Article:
A new Gaeltacht-based cycling project has been launched which aims to encourage people to participate in the sport, as well as develop gravel bike routes.
Gaeltacht.cc wants to provide a club for Gaeltacht-based cyclists and multisports athletes, and will work towards developing outdoor recreation infrastructure in Gaeltacht areas.
“Gaeltacht areas have a common denominator in language but are spread across seven counties mostly along the west coast,” said the man behind the project, Pádraic Quinn.
“We see huge value in bringing cyclists throughout the Gaeltacht together under a single club and brand, while respecting existing clubs that already thrive in individual Gaeltacht regions,” added the former pro cyclist and owner of the Velotec clothing brand.
The project has already begun to work with different stakeholders with the aim of creating a world-class gravel bike network in the Connemara Gaeltacht.
“We’ve begun to work with local community development organisations, social employment schemes and Údarás na Gaeltachta in coordinating an expansive new gravel bike network based on existing bog roads,” said Gaeltacht.cc’s Operations Manager, Jade Lydon.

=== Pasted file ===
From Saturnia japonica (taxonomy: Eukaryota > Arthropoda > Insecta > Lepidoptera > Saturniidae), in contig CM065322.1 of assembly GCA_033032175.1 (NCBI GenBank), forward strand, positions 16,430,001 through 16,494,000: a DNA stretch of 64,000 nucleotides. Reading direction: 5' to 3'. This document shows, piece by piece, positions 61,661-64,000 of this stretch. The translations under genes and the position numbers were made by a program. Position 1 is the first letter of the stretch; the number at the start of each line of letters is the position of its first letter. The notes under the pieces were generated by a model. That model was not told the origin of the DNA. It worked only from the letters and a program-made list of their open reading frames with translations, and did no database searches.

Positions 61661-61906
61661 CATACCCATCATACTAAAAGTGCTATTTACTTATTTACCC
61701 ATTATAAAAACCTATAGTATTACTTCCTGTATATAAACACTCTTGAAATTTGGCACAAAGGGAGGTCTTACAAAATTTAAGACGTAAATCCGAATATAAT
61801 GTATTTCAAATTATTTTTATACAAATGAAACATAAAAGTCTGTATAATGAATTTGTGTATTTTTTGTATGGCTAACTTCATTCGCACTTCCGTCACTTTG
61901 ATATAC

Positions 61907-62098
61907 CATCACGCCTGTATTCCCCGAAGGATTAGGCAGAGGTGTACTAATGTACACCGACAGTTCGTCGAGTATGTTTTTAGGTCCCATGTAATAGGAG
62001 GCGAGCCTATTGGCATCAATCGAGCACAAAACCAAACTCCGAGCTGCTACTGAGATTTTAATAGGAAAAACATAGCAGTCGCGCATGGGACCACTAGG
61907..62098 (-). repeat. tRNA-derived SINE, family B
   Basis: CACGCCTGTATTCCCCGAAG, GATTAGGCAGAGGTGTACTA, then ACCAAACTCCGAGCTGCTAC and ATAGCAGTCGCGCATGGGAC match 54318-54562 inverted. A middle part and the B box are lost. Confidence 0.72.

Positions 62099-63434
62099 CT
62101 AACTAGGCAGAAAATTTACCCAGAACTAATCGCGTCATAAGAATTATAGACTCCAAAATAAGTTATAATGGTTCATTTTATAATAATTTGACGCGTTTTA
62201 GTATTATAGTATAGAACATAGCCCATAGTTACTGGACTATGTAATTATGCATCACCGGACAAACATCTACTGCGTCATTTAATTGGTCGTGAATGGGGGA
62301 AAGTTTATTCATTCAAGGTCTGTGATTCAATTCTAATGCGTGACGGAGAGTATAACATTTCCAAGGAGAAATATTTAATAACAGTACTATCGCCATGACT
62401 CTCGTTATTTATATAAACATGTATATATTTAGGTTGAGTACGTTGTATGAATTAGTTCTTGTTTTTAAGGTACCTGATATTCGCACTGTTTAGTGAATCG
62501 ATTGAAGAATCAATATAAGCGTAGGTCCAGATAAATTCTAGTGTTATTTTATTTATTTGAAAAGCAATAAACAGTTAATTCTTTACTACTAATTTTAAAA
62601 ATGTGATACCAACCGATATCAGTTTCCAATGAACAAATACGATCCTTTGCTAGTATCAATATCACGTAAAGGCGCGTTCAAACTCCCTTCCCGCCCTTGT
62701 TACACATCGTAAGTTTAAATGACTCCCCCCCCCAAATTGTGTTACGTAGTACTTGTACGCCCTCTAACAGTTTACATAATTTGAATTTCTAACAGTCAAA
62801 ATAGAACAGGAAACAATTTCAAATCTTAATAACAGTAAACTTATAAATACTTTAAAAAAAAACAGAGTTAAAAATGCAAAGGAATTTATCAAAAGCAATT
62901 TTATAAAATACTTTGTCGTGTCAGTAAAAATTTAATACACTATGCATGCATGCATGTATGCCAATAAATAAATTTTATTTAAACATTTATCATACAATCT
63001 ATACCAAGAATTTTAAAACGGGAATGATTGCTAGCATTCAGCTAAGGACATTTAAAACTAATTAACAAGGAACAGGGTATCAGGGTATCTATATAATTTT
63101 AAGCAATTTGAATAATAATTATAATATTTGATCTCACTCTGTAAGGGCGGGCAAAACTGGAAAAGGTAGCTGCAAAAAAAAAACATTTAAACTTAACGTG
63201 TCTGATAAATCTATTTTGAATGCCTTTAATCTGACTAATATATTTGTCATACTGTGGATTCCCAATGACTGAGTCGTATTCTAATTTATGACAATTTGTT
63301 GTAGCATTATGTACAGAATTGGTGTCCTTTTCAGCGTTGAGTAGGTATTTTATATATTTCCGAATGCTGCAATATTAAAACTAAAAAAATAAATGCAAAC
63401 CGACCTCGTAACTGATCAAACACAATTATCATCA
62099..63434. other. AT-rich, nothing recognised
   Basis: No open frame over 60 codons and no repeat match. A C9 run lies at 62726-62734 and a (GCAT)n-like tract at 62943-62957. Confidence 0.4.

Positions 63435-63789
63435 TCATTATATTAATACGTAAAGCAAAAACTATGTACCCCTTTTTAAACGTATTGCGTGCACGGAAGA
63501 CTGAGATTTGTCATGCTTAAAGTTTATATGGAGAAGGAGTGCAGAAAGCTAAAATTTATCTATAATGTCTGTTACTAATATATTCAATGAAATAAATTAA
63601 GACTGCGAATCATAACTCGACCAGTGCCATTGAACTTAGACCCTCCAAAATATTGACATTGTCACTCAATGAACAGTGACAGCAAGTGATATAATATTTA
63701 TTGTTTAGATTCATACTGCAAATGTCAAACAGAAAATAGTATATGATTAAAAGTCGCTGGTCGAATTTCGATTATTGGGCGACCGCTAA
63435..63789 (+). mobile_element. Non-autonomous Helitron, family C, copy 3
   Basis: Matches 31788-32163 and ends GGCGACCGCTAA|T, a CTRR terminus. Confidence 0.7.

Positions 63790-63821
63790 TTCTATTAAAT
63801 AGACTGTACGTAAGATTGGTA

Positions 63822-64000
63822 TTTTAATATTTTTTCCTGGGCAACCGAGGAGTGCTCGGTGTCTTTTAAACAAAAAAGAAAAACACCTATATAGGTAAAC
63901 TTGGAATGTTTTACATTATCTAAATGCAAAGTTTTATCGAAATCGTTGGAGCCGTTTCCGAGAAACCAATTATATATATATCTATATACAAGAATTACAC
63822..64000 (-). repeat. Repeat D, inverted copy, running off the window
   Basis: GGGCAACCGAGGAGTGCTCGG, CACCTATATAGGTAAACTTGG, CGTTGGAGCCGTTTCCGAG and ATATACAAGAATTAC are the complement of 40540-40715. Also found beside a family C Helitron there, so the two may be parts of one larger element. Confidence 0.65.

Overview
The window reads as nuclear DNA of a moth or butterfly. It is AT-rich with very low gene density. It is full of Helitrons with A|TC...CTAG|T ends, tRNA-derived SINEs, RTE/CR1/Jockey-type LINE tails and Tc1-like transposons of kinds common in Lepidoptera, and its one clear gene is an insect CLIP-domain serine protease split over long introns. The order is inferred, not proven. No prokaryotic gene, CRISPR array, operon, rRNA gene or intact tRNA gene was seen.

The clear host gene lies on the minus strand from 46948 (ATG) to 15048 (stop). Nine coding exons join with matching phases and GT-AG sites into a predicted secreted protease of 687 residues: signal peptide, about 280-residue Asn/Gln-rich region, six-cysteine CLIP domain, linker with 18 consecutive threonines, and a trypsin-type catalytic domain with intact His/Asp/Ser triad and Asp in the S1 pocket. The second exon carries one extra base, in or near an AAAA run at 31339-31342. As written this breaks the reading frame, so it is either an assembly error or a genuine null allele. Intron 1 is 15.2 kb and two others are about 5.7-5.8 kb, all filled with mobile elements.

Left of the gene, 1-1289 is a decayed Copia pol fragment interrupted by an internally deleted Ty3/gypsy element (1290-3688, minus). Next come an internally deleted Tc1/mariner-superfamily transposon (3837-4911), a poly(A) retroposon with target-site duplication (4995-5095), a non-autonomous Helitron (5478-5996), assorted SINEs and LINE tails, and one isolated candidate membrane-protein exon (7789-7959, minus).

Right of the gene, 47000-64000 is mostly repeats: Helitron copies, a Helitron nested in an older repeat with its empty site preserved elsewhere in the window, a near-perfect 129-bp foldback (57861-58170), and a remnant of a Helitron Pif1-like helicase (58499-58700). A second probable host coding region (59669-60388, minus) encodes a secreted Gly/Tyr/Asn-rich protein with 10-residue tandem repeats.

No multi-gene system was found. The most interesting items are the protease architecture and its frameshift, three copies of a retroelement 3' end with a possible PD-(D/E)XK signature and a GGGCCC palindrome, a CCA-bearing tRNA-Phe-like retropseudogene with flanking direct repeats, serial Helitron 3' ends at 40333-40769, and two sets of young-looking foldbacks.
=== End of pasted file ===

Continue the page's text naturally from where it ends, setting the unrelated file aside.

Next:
“A great example is the work carried out by work schemes in Seanamhach in Casla, which we have identified as a central hub from which to expand.”
In keeping with its Gaeltacht identity, the club is being sponsored by TG4, Údarás na Gaeltachta and RTÉ Raidió na Gaeltachta, and is already involved in organising events, despite just being launched.
Having just confirmed that Gaeltacht.cc will host the Connacht Cyclocross Championships this December, the project has already been involved in a pan-Gaeltacht cycling project encouraging families and new cyclists to get out as part of Bike Week.
This past week saw Gaeltacht-based cyclists from Donegal to Cork participate in the virtual Rothaí Gaeltachta challenge, run in conjunction with Gaeltacht Language Planning Officers.
“The Rothaí Gaeltachta challenge speaks volumes to what we’re looking to achieve,” added Pádraic Quinn.
“It’s a way of getting young and old onto bikes, and to make a fun and healthy pastime accessible to all.”